Chief says police de-escalation efforts fell short at Bridgeport party
BRIDGEPORT — De-escalation tactics should have kicked into high gear, Bridgeport’s police chief said, when 46 officers responded to a 2017 house party that ended up erupting into a violent confrontation.
The call came in for a noise complaint — loud music — that October Saturday evening.
“This was a nothing incident,” Police Chief Armando Perez said Friday. “It’s not an unusual call.”
But this specific noise complaint quickly turned “chaotic,” according to a report by the Office of Internal Affairs that cited 17 officers and two civilian detention officers for violating department policies and procedures that night.
“You’ve got to have strong supervision,” Perez said. “The supervisors should have been more aware of what was going on. When they got there, they should’ve pulled everyone back.”
Doing so, he said, possibly could have helped relieve some of the chaos after a call went out for all available officers to respond.
De-escalation is something police academies and departments teach. Tone of voice and keeping distance between an officer and member of the public are things that matter, according to Louise Pyers, founder and executive director of Connecticut Alliance to Benefit Law Enforcement, which offers training to police on de-escalation and crisis intervention.
“It’s important officers learn tools to be able to slow things down with a person, being able to talk softly, being able to calm the person,” Pyers said.
A lieutenant and a sergeant who went to the Colorado Avenue party were found to not have supervised the officers as they made their arrests, according to the OIA report, which details the timeline of events, including use of excessive force and various other violations.
The internal investigation began at the request of the chief, following two civilian complaints. During the investigation, which was completed on Nov. 13, 2018, 54 police officers were interviewed and several sources of video footage were examined.
Ten officers were found to have been untruthful about that night, according to the report. The investigation also found that six officers had used excessive force.
Two of the 19 people named in the report to have violated department policies and procedures were Officer Thomas Lattanzio and Sgt. Mark Belinkie. Lattanzio killed himself on Dec. 4, 2017, and Belinkie was found dead from suicide on March 2. There has been no link established between their deaths and the investigation.
The other 17 officers listed in the OIA report will now undergo hearings before the Police Commission, which Perez said are expected to begin later this month and would be open to the public.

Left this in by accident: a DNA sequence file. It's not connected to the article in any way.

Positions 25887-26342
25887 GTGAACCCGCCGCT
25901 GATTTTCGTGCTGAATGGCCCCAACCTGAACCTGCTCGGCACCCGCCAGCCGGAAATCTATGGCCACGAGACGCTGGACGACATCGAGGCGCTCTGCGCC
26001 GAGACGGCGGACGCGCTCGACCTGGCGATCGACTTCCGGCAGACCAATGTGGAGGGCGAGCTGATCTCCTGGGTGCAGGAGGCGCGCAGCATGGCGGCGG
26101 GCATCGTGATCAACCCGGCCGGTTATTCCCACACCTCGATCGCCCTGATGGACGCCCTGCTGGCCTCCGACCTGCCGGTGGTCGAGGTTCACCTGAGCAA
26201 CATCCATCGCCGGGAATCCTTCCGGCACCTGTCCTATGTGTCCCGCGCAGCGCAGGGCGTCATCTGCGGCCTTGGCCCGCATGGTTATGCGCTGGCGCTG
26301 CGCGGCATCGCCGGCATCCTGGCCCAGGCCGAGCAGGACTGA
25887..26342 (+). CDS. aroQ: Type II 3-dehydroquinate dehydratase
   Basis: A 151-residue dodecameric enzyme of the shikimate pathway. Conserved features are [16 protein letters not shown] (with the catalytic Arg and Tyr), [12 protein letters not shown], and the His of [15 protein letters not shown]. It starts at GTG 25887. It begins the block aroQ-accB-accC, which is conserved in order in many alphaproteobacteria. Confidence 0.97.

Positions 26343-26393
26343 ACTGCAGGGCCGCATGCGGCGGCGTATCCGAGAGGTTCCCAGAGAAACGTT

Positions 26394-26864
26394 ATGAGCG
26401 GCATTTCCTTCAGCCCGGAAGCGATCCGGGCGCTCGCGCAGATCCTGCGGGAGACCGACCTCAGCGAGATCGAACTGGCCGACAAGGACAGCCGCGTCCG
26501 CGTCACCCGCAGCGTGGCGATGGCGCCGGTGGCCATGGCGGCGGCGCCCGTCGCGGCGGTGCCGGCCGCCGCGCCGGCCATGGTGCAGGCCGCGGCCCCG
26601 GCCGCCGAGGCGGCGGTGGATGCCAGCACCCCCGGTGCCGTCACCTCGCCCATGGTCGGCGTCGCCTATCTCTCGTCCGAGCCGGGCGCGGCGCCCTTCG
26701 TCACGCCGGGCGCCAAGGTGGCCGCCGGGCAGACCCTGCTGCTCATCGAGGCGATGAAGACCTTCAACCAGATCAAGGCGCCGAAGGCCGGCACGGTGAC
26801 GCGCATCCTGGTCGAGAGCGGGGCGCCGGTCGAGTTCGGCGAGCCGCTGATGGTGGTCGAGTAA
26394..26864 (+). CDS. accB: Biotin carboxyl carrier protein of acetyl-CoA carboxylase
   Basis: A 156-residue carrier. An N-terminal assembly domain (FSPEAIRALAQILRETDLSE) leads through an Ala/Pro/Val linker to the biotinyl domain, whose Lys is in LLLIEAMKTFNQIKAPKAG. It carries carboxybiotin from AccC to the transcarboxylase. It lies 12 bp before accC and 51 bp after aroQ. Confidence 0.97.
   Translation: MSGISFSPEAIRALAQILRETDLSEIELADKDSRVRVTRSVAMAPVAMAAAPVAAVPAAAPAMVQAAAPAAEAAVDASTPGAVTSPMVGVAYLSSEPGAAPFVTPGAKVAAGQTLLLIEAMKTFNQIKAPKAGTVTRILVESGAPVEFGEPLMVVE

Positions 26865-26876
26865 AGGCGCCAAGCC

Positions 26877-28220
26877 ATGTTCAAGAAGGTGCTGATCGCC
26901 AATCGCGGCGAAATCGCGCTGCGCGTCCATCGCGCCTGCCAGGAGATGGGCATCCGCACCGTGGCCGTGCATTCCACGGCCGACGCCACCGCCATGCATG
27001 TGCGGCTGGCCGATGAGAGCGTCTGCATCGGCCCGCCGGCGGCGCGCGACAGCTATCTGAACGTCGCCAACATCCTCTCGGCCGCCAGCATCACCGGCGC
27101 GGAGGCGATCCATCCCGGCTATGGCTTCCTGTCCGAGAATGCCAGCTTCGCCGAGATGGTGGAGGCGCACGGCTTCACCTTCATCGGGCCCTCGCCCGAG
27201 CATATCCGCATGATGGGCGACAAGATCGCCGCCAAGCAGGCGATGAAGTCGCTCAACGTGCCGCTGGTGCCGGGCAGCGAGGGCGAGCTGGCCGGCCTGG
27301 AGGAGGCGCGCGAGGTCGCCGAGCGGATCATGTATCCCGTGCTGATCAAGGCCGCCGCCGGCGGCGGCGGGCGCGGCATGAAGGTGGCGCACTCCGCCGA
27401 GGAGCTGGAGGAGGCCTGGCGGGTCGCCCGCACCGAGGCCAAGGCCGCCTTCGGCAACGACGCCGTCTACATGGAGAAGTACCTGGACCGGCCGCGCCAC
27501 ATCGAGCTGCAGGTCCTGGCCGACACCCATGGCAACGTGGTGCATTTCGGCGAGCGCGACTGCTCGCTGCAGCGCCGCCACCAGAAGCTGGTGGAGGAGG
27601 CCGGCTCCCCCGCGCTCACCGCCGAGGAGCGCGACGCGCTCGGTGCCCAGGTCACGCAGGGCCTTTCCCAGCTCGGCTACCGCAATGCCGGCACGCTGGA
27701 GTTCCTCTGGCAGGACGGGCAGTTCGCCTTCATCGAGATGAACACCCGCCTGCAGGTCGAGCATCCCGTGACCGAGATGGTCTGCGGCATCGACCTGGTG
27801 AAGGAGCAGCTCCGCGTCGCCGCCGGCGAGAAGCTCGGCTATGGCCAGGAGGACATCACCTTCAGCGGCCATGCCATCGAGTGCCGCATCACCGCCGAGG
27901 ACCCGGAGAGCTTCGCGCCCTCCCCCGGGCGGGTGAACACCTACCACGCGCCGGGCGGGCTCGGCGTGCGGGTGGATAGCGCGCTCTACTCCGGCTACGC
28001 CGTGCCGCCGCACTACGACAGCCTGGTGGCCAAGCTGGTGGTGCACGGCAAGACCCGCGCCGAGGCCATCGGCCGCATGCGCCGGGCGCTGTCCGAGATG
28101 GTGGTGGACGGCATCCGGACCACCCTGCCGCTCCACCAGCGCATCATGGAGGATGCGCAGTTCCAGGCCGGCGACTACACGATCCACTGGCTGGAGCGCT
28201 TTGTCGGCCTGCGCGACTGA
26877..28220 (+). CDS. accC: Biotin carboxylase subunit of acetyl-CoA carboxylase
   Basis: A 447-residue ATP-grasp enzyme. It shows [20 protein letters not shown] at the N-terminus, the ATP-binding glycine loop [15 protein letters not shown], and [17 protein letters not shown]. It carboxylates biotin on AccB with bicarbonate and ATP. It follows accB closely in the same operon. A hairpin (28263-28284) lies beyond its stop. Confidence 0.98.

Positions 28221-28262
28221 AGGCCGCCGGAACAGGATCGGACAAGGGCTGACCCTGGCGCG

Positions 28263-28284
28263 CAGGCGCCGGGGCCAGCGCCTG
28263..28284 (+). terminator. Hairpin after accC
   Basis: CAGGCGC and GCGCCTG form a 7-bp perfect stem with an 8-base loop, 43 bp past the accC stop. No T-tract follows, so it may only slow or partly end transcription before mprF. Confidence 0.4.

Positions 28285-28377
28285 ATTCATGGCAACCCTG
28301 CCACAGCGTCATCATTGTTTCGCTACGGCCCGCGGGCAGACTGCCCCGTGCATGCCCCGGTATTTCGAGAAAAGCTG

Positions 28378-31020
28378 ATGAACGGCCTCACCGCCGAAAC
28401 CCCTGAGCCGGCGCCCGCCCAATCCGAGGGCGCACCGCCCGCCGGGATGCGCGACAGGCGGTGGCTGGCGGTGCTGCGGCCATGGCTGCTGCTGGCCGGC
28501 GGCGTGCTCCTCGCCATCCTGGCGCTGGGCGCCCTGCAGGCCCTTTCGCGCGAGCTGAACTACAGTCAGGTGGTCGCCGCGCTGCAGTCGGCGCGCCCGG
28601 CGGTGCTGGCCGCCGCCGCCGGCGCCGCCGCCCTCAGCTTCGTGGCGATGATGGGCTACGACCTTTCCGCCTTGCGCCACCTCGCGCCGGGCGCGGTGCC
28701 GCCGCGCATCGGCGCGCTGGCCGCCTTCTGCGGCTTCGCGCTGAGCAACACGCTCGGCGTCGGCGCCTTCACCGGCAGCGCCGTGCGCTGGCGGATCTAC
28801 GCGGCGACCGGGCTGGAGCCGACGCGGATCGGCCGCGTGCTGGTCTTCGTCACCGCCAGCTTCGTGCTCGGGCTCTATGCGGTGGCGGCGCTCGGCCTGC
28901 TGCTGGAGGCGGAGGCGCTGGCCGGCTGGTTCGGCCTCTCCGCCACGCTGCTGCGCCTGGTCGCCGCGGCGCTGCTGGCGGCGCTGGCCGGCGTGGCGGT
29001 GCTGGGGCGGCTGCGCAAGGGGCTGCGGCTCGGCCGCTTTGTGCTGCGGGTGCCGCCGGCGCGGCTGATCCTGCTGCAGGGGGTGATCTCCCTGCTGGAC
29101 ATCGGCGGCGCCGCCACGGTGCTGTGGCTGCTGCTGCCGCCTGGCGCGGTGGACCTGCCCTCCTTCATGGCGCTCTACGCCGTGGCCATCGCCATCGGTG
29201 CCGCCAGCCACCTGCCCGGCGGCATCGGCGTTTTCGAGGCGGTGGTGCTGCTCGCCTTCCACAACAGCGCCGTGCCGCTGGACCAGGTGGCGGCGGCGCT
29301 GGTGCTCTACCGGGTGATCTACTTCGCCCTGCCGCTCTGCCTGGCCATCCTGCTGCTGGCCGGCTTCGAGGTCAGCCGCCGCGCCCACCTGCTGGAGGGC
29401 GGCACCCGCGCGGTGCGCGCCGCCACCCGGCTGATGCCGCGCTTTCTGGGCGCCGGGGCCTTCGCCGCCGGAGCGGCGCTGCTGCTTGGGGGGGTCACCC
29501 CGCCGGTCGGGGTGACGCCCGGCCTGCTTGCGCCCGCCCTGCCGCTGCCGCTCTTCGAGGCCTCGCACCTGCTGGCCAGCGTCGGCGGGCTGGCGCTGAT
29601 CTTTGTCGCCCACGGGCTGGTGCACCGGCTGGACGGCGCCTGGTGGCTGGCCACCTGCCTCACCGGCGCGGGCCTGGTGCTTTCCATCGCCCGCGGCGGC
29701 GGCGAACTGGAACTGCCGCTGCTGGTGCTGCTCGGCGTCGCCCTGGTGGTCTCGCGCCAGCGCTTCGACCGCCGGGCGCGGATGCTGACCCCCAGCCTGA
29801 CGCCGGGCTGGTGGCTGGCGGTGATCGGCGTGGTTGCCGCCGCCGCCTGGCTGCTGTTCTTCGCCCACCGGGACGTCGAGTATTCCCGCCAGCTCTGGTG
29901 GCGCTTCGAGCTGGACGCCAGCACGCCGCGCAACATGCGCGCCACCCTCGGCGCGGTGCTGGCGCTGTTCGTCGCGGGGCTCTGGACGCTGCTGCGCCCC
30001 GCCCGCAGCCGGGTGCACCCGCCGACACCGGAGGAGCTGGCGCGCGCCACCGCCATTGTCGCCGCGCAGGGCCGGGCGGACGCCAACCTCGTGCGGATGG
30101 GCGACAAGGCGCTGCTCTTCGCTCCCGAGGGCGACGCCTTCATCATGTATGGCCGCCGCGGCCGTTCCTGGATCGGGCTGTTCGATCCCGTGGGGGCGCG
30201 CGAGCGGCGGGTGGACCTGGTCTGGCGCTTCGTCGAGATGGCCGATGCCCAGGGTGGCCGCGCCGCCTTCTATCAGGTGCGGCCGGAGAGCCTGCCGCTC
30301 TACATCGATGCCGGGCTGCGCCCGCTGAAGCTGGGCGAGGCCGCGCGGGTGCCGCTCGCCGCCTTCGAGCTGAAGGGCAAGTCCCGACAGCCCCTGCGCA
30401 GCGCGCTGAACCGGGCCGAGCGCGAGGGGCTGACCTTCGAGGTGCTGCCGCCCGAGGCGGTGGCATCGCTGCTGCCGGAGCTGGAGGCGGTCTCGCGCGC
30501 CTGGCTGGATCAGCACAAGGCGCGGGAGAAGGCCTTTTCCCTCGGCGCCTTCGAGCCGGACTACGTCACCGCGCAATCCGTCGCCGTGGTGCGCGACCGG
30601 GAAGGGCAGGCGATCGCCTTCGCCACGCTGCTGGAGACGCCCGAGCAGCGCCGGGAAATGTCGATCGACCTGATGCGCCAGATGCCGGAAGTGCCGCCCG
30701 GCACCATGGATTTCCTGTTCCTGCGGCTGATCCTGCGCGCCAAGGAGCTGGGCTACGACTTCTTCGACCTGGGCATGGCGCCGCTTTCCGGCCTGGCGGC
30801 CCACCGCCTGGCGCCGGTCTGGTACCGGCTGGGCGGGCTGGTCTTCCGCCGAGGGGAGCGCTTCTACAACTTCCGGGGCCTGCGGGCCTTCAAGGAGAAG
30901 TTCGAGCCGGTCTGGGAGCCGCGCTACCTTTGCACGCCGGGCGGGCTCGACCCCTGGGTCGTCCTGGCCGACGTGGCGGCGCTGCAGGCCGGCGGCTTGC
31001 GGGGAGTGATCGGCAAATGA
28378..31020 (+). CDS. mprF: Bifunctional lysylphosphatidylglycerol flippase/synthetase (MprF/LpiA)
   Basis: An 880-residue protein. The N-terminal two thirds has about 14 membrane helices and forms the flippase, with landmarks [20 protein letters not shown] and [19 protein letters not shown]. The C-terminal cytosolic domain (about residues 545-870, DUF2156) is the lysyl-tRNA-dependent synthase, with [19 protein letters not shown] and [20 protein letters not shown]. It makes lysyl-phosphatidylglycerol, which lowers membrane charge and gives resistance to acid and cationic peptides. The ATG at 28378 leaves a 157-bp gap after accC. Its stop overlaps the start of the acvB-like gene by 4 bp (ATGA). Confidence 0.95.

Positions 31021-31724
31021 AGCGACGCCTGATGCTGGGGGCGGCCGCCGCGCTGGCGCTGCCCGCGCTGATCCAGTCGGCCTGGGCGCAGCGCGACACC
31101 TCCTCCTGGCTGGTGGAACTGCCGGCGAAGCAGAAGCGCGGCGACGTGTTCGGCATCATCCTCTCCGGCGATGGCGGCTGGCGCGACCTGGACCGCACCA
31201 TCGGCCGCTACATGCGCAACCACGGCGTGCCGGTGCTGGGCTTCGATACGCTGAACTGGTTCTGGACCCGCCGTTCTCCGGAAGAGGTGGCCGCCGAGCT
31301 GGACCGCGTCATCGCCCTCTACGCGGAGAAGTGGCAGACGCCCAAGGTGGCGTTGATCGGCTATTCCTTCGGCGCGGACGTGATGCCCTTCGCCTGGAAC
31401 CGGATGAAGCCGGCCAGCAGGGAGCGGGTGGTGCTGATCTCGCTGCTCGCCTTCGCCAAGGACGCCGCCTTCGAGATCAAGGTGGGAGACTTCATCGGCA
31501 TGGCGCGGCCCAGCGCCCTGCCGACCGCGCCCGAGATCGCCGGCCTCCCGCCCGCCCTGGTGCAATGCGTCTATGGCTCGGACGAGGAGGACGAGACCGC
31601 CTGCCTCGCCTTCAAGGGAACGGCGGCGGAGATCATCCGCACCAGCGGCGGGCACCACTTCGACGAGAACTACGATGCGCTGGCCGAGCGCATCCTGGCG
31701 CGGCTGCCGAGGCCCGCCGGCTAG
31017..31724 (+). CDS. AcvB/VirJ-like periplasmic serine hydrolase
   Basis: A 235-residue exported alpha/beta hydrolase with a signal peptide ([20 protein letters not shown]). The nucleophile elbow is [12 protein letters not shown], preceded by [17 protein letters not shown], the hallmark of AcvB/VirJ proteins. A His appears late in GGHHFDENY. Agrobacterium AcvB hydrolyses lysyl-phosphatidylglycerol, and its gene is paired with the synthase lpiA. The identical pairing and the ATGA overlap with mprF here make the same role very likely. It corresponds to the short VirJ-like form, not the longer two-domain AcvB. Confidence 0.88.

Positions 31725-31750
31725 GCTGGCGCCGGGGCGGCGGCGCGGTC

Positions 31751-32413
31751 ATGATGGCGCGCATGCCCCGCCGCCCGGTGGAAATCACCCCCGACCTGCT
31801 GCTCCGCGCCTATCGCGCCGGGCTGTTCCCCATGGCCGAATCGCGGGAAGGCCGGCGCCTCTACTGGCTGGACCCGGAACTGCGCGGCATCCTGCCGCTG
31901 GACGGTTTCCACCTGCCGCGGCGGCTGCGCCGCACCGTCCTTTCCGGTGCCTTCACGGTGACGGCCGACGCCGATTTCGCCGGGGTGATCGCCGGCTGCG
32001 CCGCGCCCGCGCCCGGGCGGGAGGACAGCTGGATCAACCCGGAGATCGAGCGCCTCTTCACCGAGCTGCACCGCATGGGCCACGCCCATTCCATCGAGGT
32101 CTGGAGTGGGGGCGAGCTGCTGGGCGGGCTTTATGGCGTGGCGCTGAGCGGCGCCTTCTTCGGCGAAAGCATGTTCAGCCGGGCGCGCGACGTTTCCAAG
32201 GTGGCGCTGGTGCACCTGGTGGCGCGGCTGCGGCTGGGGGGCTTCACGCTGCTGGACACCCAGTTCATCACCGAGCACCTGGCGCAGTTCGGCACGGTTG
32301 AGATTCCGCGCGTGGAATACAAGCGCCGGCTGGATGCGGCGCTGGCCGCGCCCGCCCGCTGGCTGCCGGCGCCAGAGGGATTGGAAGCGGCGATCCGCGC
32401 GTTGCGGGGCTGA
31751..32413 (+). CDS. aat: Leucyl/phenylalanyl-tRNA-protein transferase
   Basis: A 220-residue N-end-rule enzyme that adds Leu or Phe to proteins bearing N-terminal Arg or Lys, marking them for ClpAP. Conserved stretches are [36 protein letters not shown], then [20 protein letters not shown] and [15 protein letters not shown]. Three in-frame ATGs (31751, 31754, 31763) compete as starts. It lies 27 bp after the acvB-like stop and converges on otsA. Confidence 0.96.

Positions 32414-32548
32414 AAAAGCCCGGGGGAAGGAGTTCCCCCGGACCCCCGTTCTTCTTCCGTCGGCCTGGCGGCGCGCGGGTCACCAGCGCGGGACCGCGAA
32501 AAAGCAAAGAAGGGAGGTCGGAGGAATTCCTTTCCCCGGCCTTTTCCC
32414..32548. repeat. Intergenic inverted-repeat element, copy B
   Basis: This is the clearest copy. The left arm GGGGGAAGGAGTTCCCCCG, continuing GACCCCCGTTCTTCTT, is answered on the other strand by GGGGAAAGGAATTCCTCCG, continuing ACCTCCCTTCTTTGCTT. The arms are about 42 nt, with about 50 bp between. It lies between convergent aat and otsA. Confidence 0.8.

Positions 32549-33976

‘Send all officers’
Tensions that October night escalated quickly — from a routine noise complaint to which two officers responded, to a cop calling for a 10-32 — code for an officer in need of immediate assistance.
“It’s one of the scariest, hazardous, dangerous situations a police officer can respond to,” Perez said. “It means there is a police officer in fear of his or her life, in imminent danger. It’s one of the most serious calls.”
The chief said officers often don’t know what they’re walking into when they respond for those types of calls. Sgt. Chuck Paris, president of the police union, said a 10-32 call is made when “all hell breaks loose.”
Initial backup was called within minutes of the two officers being on scene. Soon after, another officer that responded as backup got on the radio waves.
“Bring them, 10-32, send all officers over here, we have non-compliant individuals over here who are threatening police officers, send more officers now,” the officer told the police dispatcher, the report said.
The internal affairs report said the officer who called the 10-32 was threatened by one of the partygoers. When that code rings out, every available officer in the city responds.
“It’s all hands on deck,” Perez said. “Everybody drops what they’re doing.”
Forty-six officers responded to the party, which had about 25 people in attendance, according to testimony from one of the two civilians who filed complaints about police conduct that night. Perez confirmed the number Friday.
Months before the Colorado Avenue house party, the fatal police-involved shooting of 15-year-old Jayson Negron on May 9, 2017, drove the public to push for the department to have additional de-escalation training.
“Every member is trained in de-escalation,” Perez said. “Since implementing the additional training it has yielded positive results.”
The chief recalled an incident in September 2018 when two officers used their de-escalation training in what could have been a fatal outcome.
“Two officers on the midnight shift are in a parking lot near Rosedale (Street) and there’s someone with a gun,” Perez said. “They chased him and caught up and he says, ‘One of us is going to die here tonight. It’s either going to be me or you.’ ”
Perez said one of the officers was able to calm things down, disarm the gun and they were able to safely arrest the suspect.
“That’s de-escalation at its best,” he said.